In response to the approved $650 million in cuts to the University of California, the UC Academic Council approved a recommendation at the end of last month that calls for utilizing more lecturers to teach classes systemwide to save money.
At its meeting on June 22, the council — the administrative arm of the Academic Senate — approved a recommendation to the UC Office of the President that calls for using more lecturers instead of hiring new professors as a cost-cutting measure in the face of increased cuts to the UC.
Despite the council’s recommendation, UC Berkeley expects to hire both new professors and lecturers to meet enrollment needs, according to Dan Mogulof, campus spokesperson.
The purpose of hiring new faculty members would be to keep in line with the campus’s history of steadily increasing both tenure and tenure-track professors, he added.
According to Mogulof, there are currently 1,533 permanent and tenure-track faculty members on campus. While the number has been fluctuating over the past 10 years, it has generally been on the rise, he said.
He added that there are 668 lecturers on campus, which also represents an increase over the last few years.
According to Mogulof, some of the differences between lecturers and faculty members on campus deal with job security, attendance at faculty meetings, research opportunities and resources available to them.
While the Academic Council approved the recommendation, Fiona Doyle, chair of the campus division of the Academic Senate, said the campus needs to maintain its educational standard by both retaining and employing new professors to bring additional perspectives to research on campus.
“There are other things we can do to make education cheaper, but we do not want to do this by taking professional steps from knowing that we are providing a good product to our students,” Doyle said.
But Robert Anderson, vice-chair of the systemwide Academic Senate, said the increased utilization of lecturers will likely affect all UC campuses.
“Hiring faculty has been curtailed, and that is unlikely to substantially change, but at the same time, we are taking more students, and it is critical that these students be able to get classes,” Anderson said.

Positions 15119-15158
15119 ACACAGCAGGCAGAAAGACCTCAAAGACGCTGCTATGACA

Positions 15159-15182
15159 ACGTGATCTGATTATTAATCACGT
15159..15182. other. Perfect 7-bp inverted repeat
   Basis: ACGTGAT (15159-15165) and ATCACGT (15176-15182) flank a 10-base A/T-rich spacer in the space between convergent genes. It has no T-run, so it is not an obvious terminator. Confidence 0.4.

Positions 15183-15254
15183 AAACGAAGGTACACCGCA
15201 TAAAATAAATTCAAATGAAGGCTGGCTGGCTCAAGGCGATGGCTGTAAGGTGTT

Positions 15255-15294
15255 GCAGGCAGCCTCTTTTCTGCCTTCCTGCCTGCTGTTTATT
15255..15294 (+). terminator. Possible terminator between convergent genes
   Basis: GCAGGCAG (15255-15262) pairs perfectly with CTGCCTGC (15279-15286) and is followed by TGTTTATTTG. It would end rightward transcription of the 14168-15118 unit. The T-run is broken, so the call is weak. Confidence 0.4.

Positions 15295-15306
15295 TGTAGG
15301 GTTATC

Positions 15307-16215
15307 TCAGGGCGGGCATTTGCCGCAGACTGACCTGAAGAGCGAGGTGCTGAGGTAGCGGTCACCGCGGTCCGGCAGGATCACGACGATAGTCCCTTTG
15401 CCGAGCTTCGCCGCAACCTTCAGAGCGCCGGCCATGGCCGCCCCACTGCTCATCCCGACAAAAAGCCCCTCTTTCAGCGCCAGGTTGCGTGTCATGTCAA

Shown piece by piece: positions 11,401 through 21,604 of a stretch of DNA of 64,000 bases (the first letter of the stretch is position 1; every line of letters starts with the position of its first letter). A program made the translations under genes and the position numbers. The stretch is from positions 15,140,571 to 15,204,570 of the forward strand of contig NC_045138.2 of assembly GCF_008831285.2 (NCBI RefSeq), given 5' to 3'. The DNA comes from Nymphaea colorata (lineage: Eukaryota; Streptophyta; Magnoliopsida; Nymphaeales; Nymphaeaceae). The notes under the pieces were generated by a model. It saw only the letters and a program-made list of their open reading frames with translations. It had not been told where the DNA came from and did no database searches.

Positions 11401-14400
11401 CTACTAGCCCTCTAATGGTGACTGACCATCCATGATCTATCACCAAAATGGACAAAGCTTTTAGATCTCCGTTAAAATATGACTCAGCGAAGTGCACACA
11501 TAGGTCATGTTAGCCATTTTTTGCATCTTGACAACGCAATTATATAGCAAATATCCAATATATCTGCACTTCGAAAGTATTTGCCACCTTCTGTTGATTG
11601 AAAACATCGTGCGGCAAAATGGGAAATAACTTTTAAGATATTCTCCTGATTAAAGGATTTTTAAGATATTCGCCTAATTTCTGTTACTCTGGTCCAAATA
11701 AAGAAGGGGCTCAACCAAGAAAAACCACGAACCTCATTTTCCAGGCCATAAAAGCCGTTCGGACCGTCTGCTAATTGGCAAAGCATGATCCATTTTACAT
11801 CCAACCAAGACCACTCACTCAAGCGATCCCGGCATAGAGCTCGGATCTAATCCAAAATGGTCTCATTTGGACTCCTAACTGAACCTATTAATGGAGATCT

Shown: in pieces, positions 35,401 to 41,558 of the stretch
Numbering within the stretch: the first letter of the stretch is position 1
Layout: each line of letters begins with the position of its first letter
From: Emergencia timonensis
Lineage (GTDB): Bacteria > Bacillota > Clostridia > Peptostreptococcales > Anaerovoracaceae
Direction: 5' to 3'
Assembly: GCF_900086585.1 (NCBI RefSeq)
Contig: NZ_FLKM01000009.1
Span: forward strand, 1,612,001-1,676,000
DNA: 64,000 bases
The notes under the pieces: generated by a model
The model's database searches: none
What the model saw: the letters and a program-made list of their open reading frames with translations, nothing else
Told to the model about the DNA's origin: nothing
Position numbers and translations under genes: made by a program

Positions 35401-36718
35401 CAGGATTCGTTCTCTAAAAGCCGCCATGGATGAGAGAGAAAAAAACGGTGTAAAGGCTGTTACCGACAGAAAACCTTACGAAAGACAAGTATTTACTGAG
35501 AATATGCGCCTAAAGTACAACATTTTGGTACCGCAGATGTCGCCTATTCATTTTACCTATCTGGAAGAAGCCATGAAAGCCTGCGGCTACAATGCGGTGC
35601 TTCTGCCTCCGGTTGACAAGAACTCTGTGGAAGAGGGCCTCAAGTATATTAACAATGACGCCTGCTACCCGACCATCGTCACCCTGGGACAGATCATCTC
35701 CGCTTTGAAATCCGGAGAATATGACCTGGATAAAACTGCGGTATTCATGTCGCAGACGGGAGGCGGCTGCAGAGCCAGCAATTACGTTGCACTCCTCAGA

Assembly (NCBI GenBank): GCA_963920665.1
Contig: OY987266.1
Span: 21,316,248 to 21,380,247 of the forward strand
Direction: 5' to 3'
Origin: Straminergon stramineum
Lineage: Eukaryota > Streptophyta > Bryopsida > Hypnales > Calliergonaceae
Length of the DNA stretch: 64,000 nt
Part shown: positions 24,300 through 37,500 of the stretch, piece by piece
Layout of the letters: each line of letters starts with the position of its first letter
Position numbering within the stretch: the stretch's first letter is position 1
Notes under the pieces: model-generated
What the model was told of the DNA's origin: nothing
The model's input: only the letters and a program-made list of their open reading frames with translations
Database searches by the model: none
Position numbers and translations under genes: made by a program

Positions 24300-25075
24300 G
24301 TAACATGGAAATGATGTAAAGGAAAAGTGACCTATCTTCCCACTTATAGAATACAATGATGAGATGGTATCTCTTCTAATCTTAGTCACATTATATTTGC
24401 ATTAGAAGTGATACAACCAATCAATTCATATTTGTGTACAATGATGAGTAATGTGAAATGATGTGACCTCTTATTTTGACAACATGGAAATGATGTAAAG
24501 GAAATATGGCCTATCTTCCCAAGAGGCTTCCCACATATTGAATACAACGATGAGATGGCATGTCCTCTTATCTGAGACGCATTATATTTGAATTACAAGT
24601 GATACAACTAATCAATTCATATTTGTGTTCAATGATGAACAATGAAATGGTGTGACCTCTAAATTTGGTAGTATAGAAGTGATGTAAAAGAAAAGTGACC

In terms of the UC system, looking at the number of professors and comparing it to the number of lecturers misrepresents the full extent of a lecturer’s impact, according to Bill Quirk, director of communications and education at University Council-American Federation of Teachers, a union representing non-Academic Senate faculty members, lecturers and librarians across the UC.
“Within the UC, one-third of the teaching is done by lecturers, so students will probably be taught by a lecturer at least once within their time at UC,” Quirk said.
Wendy Brown, co-chair of the Berkeley Faculty Association and a campus professor of political science, said that hearing that the university might be going down this route is disheartening.
“This is a sign of continued deterioration in universities all across the state of California,” Brown said. “Lecturers are some of our finest (teachers), but students come here to work with research faculty.”
But Virginia Abascal, who has been a lecturer at the UC Berkeley School of Law for the past 15 years, said she would like to see more lecturers on campus because they “are vital to the classroom.”
Abascal said she understands why the Academic Council recommended the utilization of more lecturers, because hiring lecturers saves the campus money.
According to Jonathan Lang, a campus lecturer and campus local union president for the UC-AFT, lecturers are “cheaper” to the university because he said they are usually hired on a term-by-term basis.
“They are very attractive, especially when the university does not have to make a real commitment to them,” he said.
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